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What Do ‘Certain’ Leaders Know?

By John McQueary

March 21, 2022

 

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How do you lead with certainty when everything around you is so uncertain and seems to be changing daily? In my experience, it is by admitting that you are certain that you do not know everything. Mark Twain is often credited with a famous quote that goes something like this: “It ain’t what you don’t know that gets you into trouble. It’s what you know for sure that just ain’t so.”

If I were a politician, I would probably never win an election, as I would freely admit I do not know all the answers. While that might be bad politics, in my experience it is the ideal management style.

As a leader, I am of course expected to know the answers to most of my team’s questions, but I do not pretend to know everything. With changes in the economy, supply chain disruptions, and the general uncertainty in many areas of the current business climate, I choose to admit I have my share of uncertainties. However, I am certain that we’ll find a way to get through it. That is what I tell my team. When I am asked how potential lockdowns or visitor restrictions at client facilities might disrupt our business model, I confidently reply that I do not know for sure, but I know we have been through worse before and will adapt as necessary.

I often think of good managers as I do of good sports coaches. The best coaches have played the game before, do not act better than their players, and would never ask them to do something they have not done or could not do themselves. While the coaching concept of management is certainly not new, I believe it has become especially important in the last couple of years due to the dramatic changes in people’s work and personal lives with the COVID-19 pandemic. I think highly of a Little League coach my son had one year. The coach would pull my son aside after practice to check in when he was clearly having an off day. That kind of insight and display of genuine care helped my son play better baseball. It does the same thing with employees.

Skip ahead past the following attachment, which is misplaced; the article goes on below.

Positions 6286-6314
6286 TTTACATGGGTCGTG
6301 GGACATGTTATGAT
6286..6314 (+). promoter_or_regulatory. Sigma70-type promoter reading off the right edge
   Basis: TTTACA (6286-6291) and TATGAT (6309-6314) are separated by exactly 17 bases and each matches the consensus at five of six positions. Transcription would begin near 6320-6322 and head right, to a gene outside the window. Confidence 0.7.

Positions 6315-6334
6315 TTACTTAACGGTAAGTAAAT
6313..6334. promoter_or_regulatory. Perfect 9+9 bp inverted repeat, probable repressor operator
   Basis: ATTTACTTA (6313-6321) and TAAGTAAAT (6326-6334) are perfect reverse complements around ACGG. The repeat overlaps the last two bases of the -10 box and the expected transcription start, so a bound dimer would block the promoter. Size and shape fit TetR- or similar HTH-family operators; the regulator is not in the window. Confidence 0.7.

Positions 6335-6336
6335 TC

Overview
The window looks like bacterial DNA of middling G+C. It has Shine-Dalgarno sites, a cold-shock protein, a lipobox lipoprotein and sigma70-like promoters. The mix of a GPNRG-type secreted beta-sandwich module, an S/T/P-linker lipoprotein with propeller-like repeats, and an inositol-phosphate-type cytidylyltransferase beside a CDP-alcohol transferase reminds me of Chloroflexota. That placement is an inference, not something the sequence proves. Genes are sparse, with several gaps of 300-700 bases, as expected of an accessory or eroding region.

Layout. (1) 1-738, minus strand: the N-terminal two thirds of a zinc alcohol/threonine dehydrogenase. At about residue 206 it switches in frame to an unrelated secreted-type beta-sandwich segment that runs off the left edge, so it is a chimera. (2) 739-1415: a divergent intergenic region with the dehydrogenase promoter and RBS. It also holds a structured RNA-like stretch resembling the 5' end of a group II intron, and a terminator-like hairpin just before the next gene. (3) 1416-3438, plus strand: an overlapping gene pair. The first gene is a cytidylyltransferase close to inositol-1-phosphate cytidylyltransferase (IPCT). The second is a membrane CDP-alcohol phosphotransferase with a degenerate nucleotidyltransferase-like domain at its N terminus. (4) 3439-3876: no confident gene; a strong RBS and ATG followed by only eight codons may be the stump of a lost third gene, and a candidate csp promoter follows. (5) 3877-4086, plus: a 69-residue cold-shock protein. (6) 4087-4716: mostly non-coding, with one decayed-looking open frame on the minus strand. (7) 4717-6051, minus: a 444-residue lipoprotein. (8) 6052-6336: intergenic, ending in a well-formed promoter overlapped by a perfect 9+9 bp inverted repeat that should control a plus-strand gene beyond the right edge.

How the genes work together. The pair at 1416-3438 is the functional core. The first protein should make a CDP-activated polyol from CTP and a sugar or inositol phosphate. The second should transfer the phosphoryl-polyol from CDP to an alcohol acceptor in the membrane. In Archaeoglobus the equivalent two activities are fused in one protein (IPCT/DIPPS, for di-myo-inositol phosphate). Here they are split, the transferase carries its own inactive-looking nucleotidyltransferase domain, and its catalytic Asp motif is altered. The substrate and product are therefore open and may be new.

My team is made up primarily of salespeople, and salespeople, like many of us, are notoriously susceptible to making emotional decisions. Not all, but many will get in a “slump” due to a bad couple of meetings or a negative situation at home, and that negativity can become a self-fulfilling prophecy if not addressed. Knowing your employees’ individual personalities and being able to pull them aside for a chat and some encouragement can make a big difference.

I have read countless articles in business publications or in major news outlets about the “change in management style” that managers had to employ as a result of employees working remotely or juggling new challenges in their personal lives. As I read of leaders having to learn to “check in” and “open new doors for communication” for their employees, I could not help but smirk. I thought to myself, “If these managers were not taking time to check in with their employees and build a culture of open communication, what were they even doing before?”

When honest and open communication is standard, formal check-ins are often redundant. My team knows they can come to me with anything, business or personal, and I will show them respect, listen, and offer suggestions, encouragement, or direction when needed. I believe this builds natural trust. When you couple that trust with a generally positive outlook, then your team will know that even when you do not know all the answers, you are making decisions with them in mind and leading for the good of the company. My fellow leaders: You can have confidence that you don’t have to know everything, as long as you know your people.


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John McQueary is national sales manager at CST Systems. He can be reached at john@cstsystems.net.